MR. LOCKHART: Yes, we have -- I think it's interesting that I think Senator Hatch has now put forward some ideas. We haven't had a chance to review those, but obviously anything we do on this will -- should be done on a bipartisan basis. We have had some discussions on the staff level with Senator Leahy and his staff, looking at some issues of scope and how the legislation would actually work. I think the President supports the overall concept, but it's a question of getting some of the details together to find a common approach that we can support.
Q Did he find the Columbia University report particularly alarming, dealing with the exceptionally high incidence of overturning death penalty cases?
MR. LOCKHART: To tell you the truth, I don't know that he's had a chance to read that particular report, but we have had some discussions recently about some of the reports that have come from the states. And I think on the state level, the President believes it's very important that we take great care in administering the process that goes into the death penalty. I think as anyone who supports the death penalty understands, you have a special obligation to make sure that it's done in a thorough and fair way. And I think particularly the situation in Illinois raises some concerns that the Governor identified in calling for a moratorium in the state, and which were not only verified but expanded upon in the report that you mentioned.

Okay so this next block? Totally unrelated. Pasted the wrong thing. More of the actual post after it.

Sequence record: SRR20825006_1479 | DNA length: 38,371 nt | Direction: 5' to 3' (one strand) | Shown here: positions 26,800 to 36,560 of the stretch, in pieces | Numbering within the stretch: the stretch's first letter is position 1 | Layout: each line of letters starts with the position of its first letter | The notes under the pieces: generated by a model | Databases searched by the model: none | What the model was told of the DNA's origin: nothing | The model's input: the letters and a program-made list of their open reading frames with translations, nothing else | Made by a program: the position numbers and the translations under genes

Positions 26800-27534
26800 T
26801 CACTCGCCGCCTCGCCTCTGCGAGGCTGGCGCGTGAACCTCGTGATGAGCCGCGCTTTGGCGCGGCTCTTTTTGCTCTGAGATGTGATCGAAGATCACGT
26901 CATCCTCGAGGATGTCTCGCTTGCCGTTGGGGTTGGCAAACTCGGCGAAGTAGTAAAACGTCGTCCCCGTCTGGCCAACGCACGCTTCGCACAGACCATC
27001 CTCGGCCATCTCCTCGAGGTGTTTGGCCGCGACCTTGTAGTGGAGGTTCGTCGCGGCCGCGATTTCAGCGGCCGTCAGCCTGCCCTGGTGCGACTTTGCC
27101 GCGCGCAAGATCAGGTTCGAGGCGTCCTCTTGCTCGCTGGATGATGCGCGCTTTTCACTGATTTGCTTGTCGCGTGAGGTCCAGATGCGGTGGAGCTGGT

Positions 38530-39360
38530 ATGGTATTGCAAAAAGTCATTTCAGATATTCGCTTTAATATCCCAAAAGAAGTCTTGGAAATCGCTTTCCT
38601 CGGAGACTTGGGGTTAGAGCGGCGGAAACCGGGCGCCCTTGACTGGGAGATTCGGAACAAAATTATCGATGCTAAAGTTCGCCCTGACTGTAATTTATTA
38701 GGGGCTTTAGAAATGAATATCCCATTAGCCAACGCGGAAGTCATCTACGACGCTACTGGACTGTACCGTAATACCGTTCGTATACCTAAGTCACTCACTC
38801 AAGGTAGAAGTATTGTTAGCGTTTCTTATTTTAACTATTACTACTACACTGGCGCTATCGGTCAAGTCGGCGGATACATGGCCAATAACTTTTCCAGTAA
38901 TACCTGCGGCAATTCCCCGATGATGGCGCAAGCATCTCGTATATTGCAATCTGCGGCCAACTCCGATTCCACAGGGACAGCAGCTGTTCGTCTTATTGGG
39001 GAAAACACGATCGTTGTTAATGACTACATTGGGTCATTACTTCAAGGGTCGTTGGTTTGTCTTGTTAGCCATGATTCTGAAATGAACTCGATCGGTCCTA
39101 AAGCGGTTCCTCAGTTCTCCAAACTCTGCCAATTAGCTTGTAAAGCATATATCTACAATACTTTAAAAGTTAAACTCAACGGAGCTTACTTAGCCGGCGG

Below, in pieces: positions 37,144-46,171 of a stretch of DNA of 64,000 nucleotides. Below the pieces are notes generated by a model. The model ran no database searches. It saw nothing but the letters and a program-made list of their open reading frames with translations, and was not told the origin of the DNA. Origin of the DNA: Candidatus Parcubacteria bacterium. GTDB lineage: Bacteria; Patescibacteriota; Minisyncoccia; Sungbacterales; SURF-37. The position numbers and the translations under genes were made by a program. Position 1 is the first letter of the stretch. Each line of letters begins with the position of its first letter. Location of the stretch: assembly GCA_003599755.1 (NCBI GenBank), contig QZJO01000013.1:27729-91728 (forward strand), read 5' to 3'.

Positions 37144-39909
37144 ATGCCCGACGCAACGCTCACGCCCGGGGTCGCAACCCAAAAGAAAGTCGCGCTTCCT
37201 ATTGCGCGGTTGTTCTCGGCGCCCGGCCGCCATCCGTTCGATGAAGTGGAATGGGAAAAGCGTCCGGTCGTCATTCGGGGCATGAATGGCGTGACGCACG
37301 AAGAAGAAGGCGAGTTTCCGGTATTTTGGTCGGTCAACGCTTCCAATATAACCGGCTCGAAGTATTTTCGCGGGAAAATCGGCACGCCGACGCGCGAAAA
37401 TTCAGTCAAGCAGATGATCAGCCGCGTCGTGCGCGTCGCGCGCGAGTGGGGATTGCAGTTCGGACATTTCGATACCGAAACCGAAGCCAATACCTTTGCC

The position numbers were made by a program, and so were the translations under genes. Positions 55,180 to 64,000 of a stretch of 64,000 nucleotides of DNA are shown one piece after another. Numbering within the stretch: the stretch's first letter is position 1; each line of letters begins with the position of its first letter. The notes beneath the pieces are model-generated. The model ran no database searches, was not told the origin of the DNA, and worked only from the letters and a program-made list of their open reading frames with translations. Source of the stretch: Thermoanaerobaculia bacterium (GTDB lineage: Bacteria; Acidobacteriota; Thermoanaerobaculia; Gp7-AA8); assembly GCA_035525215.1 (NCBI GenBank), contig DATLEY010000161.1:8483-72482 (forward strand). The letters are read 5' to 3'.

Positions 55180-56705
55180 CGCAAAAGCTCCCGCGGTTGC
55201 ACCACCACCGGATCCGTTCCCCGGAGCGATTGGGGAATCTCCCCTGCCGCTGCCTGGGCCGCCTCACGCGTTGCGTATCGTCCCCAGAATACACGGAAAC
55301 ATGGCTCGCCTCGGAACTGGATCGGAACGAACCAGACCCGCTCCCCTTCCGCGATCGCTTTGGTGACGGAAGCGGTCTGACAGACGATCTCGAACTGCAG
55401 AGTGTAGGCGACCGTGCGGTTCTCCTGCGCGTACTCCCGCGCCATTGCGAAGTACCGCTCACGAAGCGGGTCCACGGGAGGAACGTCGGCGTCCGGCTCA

Q Is this something the President is going to try to get done and accomplished during his presidency, dealing with this issue, wrestling with the changing federal approach in any particular way?